Tuta absoluta (tomato Leaf miner) causes devastating damage on tomato plants, sometimes destroying entire plantations. Agrichem Africa provides agrochemicals solutions for farmers to manage Tuta absoluta effectively.
Tuta absoluta, also Tomato Leafminer, is a one of the most destructive crop pests that causes immerse damage on tomato fruits in Kenya. Any tomato farmer who has witnessed the leafminer’s destructive nature will tell you that early tuta absoluta identification is critical for effective control.
But as Purity Kabuba writes in the daily nation “. . . this might be a challenge because the adult moth is only active during the night. In addition, the eggs are only 0.5mm, therefore, it may be difficult to see with naked eyes. ”
Tomato is the main host for Tuta Absoluta but the pest also attacks the following crops:
Biology & Life-stages of the Tomato Leaf-miner
Tuta absoluta belongs to the Gelechiidae family of moths. The larvae of most species in this family (including Tuta absoluta, Tomato pinworm, Potatoe tuber moth and Groundnut leaf miner) ” feed internally on various parts of their host plants, sometimes causing galls “
The underside of tomato leaves, bud stems and calyx of unripe fruits are all perfect breeding locations for the tomato leaf miner; It is at these points where the female moth lays close to 260 tiny eggs .
The eggs stay for seven days before becoming larvae, a stage that can last upto 12 days (this is the most destructive stage) (see figure 1).
Tuta Absoluta eggs are cylindrical and creamy white to yellow or brownish. Eggs are mainly deposited on the underside of leaves. Adult females live for 10 to 15 days while a male lives for 7 to 14 days. The leaf miner’s lifespan is also is determined by temperature variations.
The larvae burrow into the host’s stalk or tunnel on the underside of the leaf. This leads to drying of leaves and early defoliation. Fully-grown larvae fall to the ground in a silken thread and pupate there. Pupation takes ten days and is characterised by a brown color on plant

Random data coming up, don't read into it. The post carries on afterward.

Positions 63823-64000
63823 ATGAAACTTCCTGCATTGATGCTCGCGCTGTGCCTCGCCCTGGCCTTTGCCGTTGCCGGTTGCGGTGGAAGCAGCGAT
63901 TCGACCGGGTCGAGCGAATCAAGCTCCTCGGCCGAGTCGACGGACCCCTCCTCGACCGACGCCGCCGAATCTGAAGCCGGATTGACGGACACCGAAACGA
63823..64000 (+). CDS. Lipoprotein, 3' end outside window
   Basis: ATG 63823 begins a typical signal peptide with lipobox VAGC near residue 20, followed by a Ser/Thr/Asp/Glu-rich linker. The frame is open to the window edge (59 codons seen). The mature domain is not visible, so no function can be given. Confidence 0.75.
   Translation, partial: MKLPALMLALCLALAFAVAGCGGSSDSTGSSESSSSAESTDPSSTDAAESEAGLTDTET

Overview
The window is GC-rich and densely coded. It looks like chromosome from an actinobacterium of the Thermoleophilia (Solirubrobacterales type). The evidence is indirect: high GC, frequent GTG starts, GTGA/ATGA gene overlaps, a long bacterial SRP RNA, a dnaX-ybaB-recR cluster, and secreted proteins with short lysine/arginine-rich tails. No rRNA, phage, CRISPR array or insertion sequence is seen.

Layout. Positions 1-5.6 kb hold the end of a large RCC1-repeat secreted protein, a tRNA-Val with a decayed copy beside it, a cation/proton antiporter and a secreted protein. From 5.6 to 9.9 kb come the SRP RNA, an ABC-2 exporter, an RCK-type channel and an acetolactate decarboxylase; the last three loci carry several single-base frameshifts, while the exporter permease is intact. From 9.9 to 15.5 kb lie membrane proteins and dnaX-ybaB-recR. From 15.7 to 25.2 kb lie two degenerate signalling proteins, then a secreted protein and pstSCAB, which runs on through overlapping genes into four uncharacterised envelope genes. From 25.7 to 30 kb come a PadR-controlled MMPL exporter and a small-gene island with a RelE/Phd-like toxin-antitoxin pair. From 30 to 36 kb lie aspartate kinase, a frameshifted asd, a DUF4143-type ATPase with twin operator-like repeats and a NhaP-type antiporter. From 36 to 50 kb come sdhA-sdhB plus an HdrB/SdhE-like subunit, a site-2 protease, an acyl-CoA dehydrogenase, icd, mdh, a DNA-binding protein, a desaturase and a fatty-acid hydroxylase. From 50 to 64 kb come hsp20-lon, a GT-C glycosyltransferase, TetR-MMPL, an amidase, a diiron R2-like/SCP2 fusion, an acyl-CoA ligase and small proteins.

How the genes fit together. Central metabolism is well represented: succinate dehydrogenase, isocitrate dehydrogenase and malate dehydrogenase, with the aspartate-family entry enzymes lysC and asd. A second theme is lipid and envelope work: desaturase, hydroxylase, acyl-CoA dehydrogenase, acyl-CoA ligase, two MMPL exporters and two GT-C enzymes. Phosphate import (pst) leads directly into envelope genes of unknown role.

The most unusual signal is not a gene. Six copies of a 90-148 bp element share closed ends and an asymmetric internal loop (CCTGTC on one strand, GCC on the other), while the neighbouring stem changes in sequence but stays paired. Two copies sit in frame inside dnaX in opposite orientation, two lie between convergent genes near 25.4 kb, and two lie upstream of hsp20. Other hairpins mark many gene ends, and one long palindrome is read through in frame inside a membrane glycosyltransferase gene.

Indirect tuta damage happens when fungi and bacteria make their way into the damaged fruit, leading to fruit rot.
Spread and movement
Tuta Absoluta is usually spread through seedlings, containers and tomato fruits. Potential introduction points include tomato distribution centers and open-air markets . The pest may also move through Soil and production greenhouses.
Tuta Absoluta Management
Farmers can manage and control Tuta Absoluta in two stages , namely:
- Detection & Identification
- Control methods
The use of insect traps baited with the female-produced sex pheromone is an effective technique to detect and identify the leaf-miner.
These traps can be used for mass trapping and reduce the numbers in a greenhouse , especially when tight doors and insect exclusion nets are used.
As the name implies, mass trapping of Tuta Absoluta involves ” placing a higher number of traps in the crop field in various strategic positions to remove a sufficiently high proportion of male insects from the pest population.” Notably, mass trapping is usually used to complement other control measures such as the use of insecticides.
Some of the effective control methods include crop isolation and planting tomatoes and other crops in greenhouses to leverage technology such as screening vents.
Clean seedlings ensure they are pest free and what was infected, the residue destroyed. Crop rotation will also help with non-host crops.
Other control methods include Sprinkler irrigation and soil solarisation help to control these pests.
There is also Tuta Absoluta Biological control which can be divided into three categories
- Classical biological control
- Augmentative biological control
- Conservation biological control.
Another way to manage Tuta absoluta is by the use of their natural enemies. Egg and larval parasitoids, for example, have proved useful in areas as Colombia. Farmers can also use other tomato pest control methods including;
- Predators such as spiders, wasps, lacewings, and ants
- Growing banker crops and nector plants
- Habitat manipulation